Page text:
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August 18, 1997

UCSC scientists unveil the sensory and cognitive worlds of pinnipeds

No other research group has learned so much about how seals and sea lions process information

Ronald Schusterman, with Sprouts

By Robert Irion

A remarkable quartet of trained marine mammals is helping scientists push the frontiers of animal psychobiology by demonstrating, in unprecedented detail, how they see, hear, and think about the world around them.

Years of careful experiments at UCSC have painted a fascinating picture of the sensory and cognitive experiences of pinnipeds--the four-flippered, amphibious carnivores that include elephant seals, sea lions, and harbor seals. Their awareness of the world, it seems, has evolved to meet both the general needs of marine mammals and the special challenges each species faces in day-to-day life.

The research is revealing how human impacts might hinder a pinniped's abilities to identify family or foe, communicate, navigate, and solve other problems. The work also illuminates the roots of language development: At least one of the animals can form complex nonverbal relationships among objects, an ability that some researchers had ascribed only to humans.

"Animal behavior is intriguing because they don't have language--they don't code the world around them in symbols, as humans do," said Ronald Schusterman, adjunct professor of biology and ocean sciences at UCSC. "Yet they do so many intricate things, both socially and in terms of foraging, navigating, and avoiding predators like great white sharks and pods of killer whales. These behaviors are very versatile and flexible. Our animals aren't thinking verbally, but we know that they're thinking."

Schusterman's team, based at UCSC's Joseph M. Long Marine Laboratory on the shores of Monterey Bay, has earned a reputation as one of the best in the world for studying the intelligence of marine mammals. In recent years, the researchers have extended their focus beyond animal cognition to encompass the broader issue of how their subjects gather and process information--in essence, mapping the "perceptual world" of a pinniped.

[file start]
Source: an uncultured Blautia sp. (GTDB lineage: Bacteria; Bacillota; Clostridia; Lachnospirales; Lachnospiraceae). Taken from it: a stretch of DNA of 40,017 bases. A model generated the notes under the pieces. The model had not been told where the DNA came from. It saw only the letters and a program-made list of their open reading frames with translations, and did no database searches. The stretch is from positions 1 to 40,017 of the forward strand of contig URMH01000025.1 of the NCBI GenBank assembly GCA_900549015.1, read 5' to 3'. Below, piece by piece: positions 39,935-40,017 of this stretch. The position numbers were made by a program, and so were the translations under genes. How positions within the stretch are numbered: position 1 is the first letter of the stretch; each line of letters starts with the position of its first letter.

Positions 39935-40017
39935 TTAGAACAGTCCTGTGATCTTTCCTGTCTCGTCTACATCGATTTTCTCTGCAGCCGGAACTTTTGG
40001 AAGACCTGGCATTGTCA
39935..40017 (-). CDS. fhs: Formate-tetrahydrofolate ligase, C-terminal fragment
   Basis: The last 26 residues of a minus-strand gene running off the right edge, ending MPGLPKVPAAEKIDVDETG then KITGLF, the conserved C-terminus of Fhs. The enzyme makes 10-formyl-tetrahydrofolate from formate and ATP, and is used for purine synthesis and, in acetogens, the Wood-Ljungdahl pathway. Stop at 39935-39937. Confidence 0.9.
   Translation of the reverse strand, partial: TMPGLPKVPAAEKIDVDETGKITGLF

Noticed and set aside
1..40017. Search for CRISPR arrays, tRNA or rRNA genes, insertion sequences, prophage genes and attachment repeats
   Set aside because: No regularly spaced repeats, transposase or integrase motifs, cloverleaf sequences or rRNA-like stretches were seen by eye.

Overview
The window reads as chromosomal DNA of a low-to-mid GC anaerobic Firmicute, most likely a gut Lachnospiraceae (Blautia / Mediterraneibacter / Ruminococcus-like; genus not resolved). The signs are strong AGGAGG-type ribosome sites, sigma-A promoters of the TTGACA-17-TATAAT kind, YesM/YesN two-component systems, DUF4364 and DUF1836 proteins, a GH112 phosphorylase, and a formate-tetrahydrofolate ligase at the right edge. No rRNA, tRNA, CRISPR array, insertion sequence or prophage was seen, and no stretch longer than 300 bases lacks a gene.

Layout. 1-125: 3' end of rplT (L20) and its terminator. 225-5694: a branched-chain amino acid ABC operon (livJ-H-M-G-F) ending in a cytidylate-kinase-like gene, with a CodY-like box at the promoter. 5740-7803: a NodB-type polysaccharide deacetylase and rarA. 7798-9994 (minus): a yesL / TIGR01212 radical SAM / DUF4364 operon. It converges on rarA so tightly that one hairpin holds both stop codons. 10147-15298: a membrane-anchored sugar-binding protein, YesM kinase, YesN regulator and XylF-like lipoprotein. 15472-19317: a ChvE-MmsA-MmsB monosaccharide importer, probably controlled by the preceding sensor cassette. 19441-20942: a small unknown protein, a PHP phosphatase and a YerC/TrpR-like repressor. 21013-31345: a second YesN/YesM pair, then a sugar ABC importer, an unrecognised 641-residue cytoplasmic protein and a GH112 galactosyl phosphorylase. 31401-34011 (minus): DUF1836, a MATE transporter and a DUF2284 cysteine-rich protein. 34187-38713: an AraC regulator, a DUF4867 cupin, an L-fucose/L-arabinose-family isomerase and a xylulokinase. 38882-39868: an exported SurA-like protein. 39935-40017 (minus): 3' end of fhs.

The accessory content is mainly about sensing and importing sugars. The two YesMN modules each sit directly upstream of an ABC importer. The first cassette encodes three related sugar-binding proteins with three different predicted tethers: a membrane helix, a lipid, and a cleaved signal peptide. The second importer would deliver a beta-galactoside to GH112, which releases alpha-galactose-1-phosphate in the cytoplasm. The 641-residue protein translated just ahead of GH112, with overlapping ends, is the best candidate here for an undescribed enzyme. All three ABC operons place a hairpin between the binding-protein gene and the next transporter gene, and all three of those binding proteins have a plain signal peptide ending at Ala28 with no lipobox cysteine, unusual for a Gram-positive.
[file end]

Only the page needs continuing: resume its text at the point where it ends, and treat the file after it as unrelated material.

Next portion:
"We take an integrated and systematic approach to studying problem solving in our animals," said marine biologist Colleen Reichmuth, who received her master's degree under Schusterman. "It's difficult to do that if you don't understand what kind of sensory information the animal takes in from its environment."

All of the blubbery and engaging actors in this scientific play were born in captivity or rescued as stranded orphans. Their training and research sessions are voluntary, refined to precise protocols during Schusterman's four decades in animal experimental psychology.

Two of the animals are female California sea lions (Zalophus californianus). Rocky, the eldest at age 21, mastered a sign language under Schusterman in the 1980s. Her cautious approach to new experiences reflects her one year in the wild as a pup (photo). Rio, hand-raised at the lab and now age 12, is like an eager and demanding child. By all appearances she loves her role as a scientific pioneer, splashing excitedly from task to task and excelling at all of them (photo).

Sprouts, a nine-year-old male Pacific harbor seal (Phoca vitulina richardsii), is laid back compared to his raucous neighbors but has yielded important insights in the vision and hearing projects. Four-year-old Burnyce, the world's only trained northern elephant seal (Mirounga angustirostris), can be stubborn and sluggish (photo). But she's caught on surprisingly well and has offered glimpses of the amazing evolutionary adaptations of these deep-diving animals.

"All of them are fun to work with and wonderful to train," said Schusterman. "There's a lot of similarities between them and us. They have emotions and motivations, just as we do, and many of the same basic needs. The ways in which we and they react to the world are not all that different."

The following links provide brief overviews of research highlights from each of the three project areas.

Cognition: Precursors to language?
An apparatus that looks similar to the child's game "Concentration" has garnered the group much attention over the years. Schusterman's coworkers train Rocky and Rio to match pairs of pictures, exposed within small windows in a poolside wooden frame. For each correct pairing (identified by the sea lion with a touch of its nose), the animal gets a fish. We see each symbol as a letter, or a flower, or a teapot--but to the sea lions, they're just random shapes.

Hearing: The din of the ocean
Pinnipeds may not talk, but they growl, bellow, snort, whine, and caterwaul with abandon. All of this helps make the ocean and onshore breeding grounds very noisy places indeed. Add the cacophony of civilization and industry, and one might wonder how marine mammals hear what they need to hear.

Vision: To the depths, darkly
Do pinnipeds hear their prey, or do they see them? Schusterman's hypothesis is that it's both, but primarily the latter: Those big watery eyes just soak up photons, even at great depths.

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